There are love letters, and sometimes hate letters and snark-filled letters, to some other books that may not be classics, but still get regularly challenged. Like Twilight, which is as far from classic as it gets. Many people loved it, but that does not mean it will survive the test of time that makes a classic. Its derivative, Fifty Shades of Grey, also comes in for its fair share of that same attitude.

They’ve both been banned, Twilight for its witchcraft, and Grey for its sexuality. Having read both, these are books that I personally will be happy to see fall into the scrap-head of history – or the weeding pile of many libraries, but not as banning. They’ll always, and they should always, be available to whoever wants to read them. Which doesn’t mean that I’ll ever think they’re great lit – or even terribly entertaining lit. And yes, I read them both.

While her letter to Fahrenheit 451 is the author’s chance to talk about book challenges and book bans, many of her other letters and comments get into some of the nitty gritty of being a librarian surrounded by books. And involves some of the things that librarians have to do to maintain the libraries that surround them. Her letters to and about books that she is weeding, and the reasons that it may be time for some books to go, speak directly to the librarian in all book lovers.

And last but not least, of course, she makes book recommendations. It’s something we all do, because none of us can resist trying to matchmake every reader (and non-reader) with the perfect book for them.

Reality Rating B: I didn’t expect to read this cover to cover. It looks like the perfect book to dip in and out of. But the letters are like potato chips, you can’t read just one.

At the same time, I found myself wanting to quibble and argue with the author – as all book lovers are wont to do about what books they love best – and least. And it does have a bit of a feeling of “insider baseball”. I enjoyed Dear Fahrenheit 451 because it spoke directly to me as a librarian and reader. I have to wonder whether it will have that same effect on someone who is not both.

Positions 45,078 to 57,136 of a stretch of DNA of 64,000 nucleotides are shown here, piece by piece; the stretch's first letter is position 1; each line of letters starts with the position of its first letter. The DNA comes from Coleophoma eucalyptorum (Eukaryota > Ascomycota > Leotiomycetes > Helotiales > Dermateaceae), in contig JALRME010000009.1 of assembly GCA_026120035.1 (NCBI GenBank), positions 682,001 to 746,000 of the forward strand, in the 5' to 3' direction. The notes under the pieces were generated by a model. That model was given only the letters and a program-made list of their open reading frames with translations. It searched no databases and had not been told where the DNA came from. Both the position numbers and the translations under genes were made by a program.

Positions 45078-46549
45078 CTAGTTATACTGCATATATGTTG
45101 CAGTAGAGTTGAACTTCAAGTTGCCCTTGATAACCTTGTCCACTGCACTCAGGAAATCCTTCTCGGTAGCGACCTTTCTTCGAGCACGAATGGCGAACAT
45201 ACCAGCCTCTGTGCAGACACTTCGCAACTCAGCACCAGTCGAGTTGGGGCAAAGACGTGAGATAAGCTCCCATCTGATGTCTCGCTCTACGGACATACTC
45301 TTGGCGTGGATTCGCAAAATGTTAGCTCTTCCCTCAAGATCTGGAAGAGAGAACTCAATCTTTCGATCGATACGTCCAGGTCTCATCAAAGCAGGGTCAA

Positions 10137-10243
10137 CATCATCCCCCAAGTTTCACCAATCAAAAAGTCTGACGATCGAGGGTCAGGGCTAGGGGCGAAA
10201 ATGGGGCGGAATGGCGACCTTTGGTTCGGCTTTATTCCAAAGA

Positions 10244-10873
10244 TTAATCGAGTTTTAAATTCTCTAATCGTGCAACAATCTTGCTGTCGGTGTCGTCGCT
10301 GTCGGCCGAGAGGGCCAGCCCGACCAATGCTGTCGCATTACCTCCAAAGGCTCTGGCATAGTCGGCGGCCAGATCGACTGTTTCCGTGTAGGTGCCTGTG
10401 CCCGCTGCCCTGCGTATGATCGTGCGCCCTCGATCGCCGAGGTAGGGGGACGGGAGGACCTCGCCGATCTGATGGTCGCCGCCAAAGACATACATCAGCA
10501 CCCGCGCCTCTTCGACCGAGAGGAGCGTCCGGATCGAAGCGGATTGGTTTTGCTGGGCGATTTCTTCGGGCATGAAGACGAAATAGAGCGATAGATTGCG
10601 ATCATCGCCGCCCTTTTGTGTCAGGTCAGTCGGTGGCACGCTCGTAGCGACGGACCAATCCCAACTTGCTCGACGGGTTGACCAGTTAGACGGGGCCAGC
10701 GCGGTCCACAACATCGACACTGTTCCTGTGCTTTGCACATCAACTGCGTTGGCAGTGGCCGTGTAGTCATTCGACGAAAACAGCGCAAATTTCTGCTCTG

Except for Agatha Christie, who has definitely transcended her genre and become a “Classic”, the author doesn’t seem to be big on genre fiction. So if you’re looking for letters to science fiction, mystery or romance books, you won’t find much here. (If you’re looking, let me help. I’d be thrilled!) However, there are plenty of YA books that get a mentioned. Which is good, because there are plenty of challenges to YA books.

But the book does say a lot about the book lovers love of reading. And for that it’s awesome. And her letter to The One Hour Orgasm will absolutely leave you in stitches.

The Sunday Post AKA What’s on my (Mostly Virtual) Nightstand 9-24-17

Sunday Post

Today is the first day of Banned Books Week. And I’ll admit that my review of Dear Fahrenheit 451 on Monday is also an excuse to talk about banned books in general and Banned Books Week in particular. Again. Because I also wrote a bit (more than a bit) about it in my Banned Books Week Giveaway Hop post a couple of weeks ago. And that’s still going on, by the way, so there’s still a bit of time left to get in on your chance at either a $10 Gift Card or a $10 Book. Maybe even a banned book.